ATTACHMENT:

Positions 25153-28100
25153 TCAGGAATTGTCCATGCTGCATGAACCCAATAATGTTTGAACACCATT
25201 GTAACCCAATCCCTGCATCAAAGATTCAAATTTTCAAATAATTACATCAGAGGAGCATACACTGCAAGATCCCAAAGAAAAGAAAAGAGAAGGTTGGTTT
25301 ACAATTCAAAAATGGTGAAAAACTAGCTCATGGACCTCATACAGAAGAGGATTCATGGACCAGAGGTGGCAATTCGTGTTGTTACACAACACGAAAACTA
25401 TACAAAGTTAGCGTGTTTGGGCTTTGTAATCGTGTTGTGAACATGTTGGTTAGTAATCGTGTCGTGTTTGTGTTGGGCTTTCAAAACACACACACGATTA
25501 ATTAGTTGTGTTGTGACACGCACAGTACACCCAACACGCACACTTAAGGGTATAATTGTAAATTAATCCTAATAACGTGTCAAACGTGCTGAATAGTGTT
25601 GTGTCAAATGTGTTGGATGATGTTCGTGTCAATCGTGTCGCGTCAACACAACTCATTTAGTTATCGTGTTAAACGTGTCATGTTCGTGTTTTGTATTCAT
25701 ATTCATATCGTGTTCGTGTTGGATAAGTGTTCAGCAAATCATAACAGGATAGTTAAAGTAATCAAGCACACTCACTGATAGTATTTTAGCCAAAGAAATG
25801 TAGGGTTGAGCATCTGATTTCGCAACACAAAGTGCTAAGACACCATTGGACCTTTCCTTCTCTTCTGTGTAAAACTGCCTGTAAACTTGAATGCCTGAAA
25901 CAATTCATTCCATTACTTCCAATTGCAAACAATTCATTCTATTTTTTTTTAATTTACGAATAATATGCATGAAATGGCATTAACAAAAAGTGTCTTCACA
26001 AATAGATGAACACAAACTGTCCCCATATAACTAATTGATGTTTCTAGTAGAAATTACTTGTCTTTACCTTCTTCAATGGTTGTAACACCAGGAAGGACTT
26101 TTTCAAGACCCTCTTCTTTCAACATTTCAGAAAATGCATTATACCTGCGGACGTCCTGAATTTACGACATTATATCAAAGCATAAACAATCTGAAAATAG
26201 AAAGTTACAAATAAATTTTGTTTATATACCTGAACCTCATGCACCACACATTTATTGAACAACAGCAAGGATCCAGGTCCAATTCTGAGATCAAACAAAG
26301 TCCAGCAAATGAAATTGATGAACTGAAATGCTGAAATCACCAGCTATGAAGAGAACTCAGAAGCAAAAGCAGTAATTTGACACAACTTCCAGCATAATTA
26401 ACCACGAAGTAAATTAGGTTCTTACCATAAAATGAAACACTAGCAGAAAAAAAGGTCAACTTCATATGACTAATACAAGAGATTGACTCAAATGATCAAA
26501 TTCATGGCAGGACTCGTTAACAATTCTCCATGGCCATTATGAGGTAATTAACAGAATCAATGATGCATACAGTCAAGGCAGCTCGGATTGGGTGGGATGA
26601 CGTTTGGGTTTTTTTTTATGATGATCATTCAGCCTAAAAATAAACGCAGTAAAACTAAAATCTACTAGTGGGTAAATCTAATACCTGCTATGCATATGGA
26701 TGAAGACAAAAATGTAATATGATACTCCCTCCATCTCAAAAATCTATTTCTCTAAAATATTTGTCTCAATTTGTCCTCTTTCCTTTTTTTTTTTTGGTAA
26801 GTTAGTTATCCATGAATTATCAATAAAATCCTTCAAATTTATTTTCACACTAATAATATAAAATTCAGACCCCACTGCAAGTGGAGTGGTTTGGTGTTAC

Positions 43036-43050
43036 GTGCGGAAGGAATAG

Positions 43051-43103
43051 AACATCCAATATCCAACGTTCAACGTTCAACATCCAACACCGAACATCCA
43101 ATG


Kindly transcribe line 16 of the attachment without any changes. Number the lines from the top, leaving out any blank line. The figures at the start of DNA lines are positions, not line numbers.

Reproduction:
26501 TTCATGGCAGGACTCGTTAACAATTCTCCATGGCCATTATGAGGTAATTAACAGAATCAATGATGCATACAGTCAAGGCAGCTCGGATTGGGTGGGATGA